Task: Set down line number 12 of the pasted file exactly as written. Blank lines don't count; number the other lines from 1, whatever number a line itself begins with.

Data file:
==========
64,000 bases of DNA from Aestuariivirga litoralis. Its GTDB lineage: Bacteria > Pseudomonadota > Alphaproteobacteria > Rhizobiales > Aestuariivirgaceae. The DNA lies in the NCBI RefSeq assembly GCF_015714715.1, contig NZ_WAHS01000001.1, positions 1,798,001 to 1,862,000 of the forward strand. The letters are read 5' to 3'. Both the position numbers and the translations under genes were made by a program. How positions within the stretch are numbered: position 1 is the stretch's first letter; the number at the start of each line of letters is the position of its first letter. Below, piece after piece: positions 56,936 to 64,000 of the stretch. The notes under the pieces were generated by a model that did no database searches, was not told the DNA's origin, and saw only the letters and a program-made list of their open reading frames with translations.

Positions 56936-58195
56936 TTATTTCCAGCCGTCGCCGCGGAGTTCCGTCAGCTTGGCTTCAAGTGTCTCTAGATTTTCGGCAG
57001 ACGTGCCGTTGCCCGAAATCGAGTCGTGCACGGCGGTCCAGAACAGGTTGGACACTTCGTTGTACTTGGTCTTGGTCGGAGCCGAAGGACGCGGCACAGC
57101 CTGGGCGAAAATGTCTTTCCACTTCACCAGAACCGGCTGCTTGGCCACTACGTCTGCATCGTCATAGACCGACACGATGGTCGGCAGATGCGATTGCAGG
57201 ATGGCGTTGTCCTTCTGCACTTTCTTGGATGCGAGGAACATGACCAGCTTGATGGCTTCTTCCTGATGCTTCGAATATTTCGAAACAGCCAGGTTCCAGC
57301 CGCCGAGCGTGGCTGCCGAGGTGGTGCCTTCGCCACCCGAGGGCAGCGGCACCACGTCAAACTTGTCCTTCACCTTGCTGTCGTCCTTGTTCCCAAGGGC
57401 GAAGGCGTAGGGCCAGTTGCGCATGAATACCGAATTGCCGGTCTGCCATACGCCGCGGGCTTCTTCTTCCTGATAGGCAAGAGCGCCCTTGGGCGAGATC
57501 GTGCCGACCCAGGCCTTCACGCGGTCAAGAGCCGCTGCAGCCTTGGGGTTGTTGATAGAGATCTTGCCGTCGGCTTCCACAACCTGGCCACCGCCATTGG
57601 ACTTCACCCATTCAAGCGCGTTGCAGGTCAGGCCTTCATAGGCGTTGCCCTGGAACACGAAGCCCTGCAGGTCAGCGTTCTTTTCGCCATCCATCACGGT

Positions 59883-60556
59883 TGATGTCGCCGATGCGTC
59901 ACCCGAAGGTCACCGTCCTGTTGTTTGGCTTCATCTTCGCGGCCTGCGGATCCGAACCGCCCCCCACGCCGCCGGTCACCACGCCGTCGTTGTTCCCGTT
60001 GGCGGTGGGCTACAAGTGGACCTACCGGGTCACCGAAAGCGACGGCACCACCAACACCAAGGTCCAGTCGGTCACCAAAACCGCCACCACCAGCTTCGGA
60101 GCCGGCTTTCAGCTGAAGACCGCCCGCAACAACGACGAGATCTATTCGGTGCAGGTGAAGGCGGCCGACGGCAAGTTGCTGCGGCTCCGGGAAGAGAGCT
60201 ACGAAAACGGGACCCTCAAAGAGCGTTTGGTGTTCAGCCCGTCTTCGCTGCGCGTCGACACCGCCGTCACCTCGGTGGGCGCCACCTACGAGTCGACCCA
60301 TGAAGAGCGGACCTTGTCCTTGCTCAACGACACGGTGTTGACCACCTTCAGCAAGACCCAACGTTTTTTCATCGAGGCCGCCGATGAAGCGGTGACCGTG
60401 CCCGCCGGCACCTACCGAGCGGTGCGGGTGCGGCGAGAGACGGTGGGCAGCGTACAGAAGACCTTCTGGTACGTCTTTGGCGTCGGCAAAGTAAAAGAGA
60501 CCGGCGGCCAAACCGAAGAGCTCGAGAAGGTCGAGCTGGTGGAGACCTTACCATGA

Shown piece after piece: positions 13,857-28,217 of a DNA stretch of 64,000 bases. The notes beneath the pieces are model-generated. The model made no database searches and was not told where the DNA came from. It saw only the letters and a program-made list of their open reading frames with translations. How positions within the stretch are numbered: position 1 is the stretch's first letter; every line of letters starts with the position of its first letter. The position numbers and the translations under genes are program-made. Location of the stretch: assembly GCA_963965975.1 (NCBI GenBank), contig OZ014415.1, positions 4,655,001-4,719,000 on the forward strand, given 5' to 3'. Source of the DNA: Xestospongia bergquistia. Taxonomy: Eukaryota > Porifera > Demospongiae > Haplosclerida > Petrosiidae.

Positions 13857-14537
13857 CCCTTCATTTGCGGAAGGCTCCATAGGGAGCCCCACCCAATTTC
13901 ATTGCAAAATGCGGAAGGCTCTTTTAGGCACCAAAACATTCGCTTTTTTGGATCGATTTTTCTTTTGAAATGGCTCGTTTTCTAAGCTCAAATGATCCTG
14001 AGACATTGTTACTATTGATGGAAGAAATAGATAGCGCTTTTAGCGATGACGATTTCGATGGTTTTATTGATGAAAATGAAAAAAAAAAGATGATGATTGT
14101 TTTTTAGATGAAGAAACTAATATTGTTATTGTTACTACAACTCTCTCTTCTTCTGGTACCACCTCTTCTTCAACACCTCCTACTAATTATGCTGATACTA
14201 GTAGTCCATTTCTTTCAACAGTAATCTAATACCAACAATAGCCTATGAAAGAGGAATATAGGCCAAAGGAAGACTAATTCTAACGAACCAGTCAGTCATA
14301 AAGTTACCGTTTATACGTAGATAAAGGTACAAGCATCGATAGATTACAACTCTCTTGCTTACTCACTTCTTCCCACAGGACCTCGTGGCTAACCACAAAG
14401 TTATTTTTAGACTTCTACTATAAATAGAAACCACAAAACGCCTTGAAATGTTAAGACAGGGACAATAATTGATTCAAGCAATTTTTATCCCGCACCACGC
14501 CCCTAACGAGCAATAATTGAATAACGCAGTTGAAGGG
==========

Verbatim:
59883 TGATGTCGCCGATGCGTC